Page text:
It may sound contradictory, but I don’t have any problem with gays or lesbians adopting children. Why? Because usually they are improving the lot of a child. By adopting, they are providing a child with a set of parents. While a male-female set of parents would be ideal, same-sex parents are better than no parents at all.

The question is simply this: In the grand scheme of things, is a would-be parent’s desire to have a child of greater importance than that child’s need for both a mother and a father? It’s something to think about.

Ironically, Harris is also the star of the CBS sitcom, “How I Met Your Mother.” That is one story he won’t have to tell his real-life kids.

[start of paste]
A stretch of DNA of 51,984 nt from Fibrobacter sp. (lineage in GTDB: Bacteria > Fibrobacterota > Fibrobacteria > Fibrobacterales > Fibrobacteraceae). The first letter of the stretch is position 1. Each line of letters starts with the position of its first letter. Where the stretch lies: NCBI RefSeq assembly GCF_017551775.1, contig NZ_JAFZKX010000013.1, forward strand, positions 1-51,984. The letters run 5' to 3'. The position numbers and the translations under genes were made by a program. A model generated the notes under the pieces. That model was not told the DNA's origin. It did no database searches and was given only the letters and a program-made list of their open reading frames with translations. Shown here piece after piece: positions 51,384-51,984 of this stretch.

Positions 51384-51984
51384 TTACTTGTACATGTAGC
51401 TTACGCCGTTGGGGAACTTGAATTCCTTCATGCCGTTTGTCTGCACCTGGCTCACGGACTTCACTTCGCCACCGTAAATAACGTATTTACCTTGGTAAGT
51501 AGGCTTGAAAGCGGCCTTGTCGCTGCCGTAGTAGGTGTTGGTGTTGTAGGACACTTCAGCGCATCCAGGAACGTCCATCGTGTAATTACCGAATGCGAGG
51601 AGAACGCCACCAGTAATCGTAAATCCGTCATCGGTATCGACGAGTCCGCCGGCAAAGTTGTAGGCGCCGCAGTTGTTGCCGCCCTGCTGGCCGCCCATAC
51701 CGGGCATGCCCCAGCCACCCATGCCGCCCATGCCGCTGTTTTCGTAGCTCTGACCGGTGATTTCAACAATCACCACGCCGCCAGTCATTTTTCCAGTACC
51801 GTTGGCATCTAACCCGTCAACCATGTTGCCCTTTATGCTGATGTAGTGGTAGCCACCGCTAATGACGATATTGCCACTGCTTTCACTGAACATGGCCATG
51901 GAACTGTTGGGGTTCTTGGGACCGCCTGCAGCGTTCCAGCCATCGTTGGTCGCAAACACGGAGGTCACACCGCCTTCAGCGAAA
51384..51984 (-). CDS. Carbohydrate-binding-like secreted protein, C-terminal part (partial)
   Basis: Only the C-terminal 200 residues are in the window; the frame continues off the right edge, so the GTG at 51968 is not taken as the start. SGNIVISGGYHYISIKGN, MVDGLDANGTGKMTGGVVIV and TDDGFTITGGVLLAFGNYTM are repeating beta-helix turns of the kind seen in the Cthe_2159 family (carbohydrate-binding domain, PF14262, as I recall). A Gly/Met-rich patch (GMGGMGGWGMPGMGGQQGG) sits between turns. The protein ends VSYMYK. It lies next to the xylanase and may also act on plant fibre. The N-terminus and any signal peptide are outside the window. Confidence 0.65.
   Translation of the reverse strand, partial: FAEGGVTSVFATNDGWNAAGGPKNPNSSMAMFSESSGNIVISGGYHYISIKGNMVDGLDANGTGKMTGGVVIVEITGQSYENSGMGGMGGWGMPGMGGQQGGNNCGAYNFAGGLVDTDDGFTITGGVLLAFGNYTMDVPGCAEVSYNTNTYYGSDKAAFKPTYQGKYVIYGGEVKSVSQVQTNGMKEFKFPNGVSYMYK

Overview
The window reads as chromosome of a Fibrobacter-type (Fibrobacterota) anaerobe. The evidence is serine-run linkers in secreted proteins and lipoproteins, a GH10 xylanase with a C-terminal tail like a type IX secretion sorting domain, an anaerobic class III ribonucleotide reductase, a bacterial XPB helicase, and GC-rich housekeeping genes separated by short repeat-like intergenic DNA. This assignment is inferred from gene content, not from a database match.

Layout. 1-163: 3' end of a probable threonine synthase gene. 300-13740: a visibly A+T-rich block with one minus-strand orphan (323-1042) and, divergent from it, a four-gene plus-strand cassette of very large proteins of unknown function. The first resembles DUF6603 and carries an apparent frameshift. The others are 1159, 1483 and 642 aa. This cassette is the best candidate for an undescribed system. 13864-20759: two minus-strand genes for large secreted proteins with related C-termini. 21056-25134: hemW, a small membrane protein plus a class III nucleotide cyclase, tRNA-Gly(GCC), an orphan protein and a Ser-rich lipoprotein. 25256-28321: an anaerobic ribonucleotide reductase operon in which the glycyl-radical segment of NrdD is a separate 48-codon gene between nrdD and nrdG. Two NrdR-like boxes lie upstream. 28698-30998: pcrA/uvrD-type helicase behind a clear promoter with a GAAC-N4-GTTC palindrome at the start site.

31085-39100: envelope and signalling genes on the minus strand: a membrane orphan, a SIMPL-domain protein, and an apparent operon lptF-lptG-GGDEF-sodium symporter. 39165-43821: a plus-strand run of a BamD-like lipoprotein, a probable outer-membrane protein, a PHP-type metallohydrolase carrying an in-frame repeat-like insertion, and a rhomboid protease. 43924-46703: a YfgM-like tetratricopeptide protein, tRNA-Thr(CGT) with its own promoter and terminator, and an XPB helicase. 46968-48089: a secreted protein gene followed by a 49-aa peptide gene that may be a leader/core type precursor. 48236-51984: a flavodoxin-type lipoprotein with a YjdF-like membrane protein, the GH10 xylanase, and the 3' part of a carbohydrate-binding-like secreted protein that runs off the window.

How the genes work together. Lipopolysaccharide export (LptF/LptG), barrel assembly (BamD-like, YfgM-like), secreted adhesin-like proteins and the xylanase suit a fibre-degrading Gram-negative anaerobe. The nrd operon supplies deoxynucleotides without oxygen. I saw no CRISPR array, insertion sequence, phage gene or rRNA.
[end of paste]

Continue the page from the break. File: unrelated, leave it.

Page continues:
A very good Viet Nam War novel

I finished another book over the weekend that is worth mentioning.

“Matterhorn; A Novel of the Viet Nam War” by Karl Marlantes is just that. It is a very gritty account of a Marine company in combat in 1969. Marlantes wastes no ink on any subtleties or side plots. From the very first page, he places the reader into the “bush,” with the main character, a brand new second lieutenant who is trying to figure out his job while simultaneously trying to keep from getting killed. The reader lives with the Marine company and experiences the mud, the sweat and the fear. The story is involved and detailed.

Marlantes brings out all the absurdities of war — good officers and bad; expert Marines and inept; courage and stupidity; blacks and whites. The story reminds me a lot of “Fields of Fire” by James Webb; “The 13th Valley” by John del Vecchio; and “Better Times Than These” by Winston Groom.

This is not a “chick book” by any stretch of the imagination. Mrs. Poolman would have no interest. However, if you like military fiction, especially of the Viet Nam era, this is a must-read.